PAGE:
The Employment Relations Authority has ordered an employer to pay $22,000 after upholding an employee’s personal grievance claim for unjustified dismissal. The employee brought the claim after their employer failed to properly investigate their “serious misconduct”.

Immediately before the COVID-19 lockdown, a co-worker claimed that the employee had assaulted her by “grabbing her ear and twisting it”. The employer did not investigate the claim until July 2020, when the employee stated that he had accidentally touched the co-worker’s ear.

The employer also investigated a claim of inaccurate time sheet recording, by obtaining a secretly recorded video from an employment investigator. The video showed the employee boasting about relaxed working hours.

The employee claimed that the conversation was only “bluff and bluster”, and that the employer had previously allowed him to take his lunch break at the end of the day and leave work early.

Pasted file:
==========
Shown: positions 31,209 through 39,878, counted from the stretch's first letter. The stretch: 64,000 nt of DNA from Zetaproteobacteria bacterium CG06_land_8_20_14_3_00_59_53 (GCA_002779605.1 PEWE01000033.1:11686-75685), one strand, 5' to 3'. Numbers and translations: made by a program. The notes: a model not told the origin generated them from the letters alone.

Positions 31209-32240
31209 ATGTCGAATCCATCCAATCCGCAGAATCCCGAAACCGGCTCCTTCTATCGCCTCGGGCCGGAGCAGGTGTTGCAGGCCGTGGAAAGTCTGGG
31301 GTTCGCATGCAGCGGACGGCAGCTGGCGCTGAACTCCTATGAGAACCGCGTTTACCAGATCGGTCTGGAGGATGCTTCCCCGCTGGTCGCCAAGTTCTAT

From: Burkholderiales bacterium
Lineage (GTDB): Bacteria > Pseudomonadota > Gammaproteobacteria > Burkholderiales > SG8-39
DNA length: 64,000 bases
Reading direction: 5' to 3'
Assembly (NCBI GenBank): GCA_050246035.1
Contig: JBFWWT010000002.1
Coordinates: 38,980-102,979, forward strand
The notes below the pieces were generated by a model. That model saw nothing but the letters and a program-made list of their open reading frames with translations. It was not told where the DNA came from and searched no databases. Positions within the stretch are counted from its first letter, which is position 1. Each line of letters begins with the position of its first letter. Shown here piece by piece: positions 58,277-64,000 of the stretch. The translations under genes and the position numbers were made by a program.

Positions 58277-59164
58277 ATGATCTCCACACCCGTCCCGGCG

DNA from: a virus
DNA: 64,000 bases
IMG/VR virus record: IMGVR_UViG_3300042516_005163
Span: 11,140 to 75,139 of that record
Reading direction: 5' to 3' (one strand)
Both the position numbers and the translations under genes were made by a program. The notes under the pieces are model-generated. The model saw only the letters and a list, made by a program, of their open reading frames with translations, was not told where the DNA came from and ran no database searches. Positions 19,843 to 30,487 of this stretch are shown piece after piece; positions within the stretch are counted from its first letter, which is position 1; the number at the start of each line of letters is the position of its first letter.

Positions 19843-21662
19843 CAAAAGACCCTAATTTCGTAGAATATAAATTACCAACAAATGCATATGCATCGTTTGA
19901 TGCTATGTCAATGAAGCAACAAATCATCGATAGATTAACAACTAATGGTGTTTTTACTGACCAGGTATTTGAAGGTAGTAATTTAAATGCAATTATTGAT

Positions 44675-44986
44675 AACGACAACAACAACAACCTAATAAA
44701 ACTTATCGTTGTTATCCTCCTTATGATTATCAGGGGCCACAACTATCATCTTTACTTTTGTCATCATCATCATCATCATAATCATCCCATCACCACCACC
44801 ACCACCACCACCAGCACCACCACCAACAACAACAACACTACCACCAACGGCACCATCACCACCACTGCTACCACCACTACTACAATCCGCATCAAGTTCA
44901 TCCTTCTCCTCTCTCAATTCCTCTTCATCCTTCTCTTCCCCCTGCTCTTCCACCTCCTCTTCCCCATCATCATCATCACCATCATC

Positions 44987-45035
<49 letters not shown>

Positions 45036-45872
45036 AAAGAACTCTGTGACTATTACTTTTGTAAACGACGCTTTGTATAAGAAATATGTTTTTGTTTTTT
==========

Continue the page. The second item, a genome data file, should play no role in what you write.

The Authority found that neither of these investigations followed a fair and reasonable procedure, which is required by an employer when dismissing an employee. The process was unfair to the employee as the employer had failed to genuinely consider the explanations of either incident before making a finding of serious misconduct. The investigations also provided insufficient evidence of serious misconduct.  

The Authority found that the video used for evidence of inaccurate time recording was either unlawfully obtained for its purpose or provided insufficient evidence of serious misconduct. This breached the employer’s good faith obligations.

Regarding the assault, both employees had provided conflicting evidence. The employer was entitled to believe one over the other, but gave no genuine reason for why they had done so.

The employer failed to give the employee’s response to the co-worker for input, suggest alternatives to the employee before dismissal, or provide clear reasons for the dismissal.

The Authority ordered the employer to pay the employee three months of lost wages and $22,000 in compensation for humiliation, loss of dignity and injury to feelings.

There is an important process which must be followed when dismissing an employee. If you are unsure of your obligations, it pays to seek advice from a professional with experience in the area.


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Alan Knowsley and Hunter Flanagan-Connors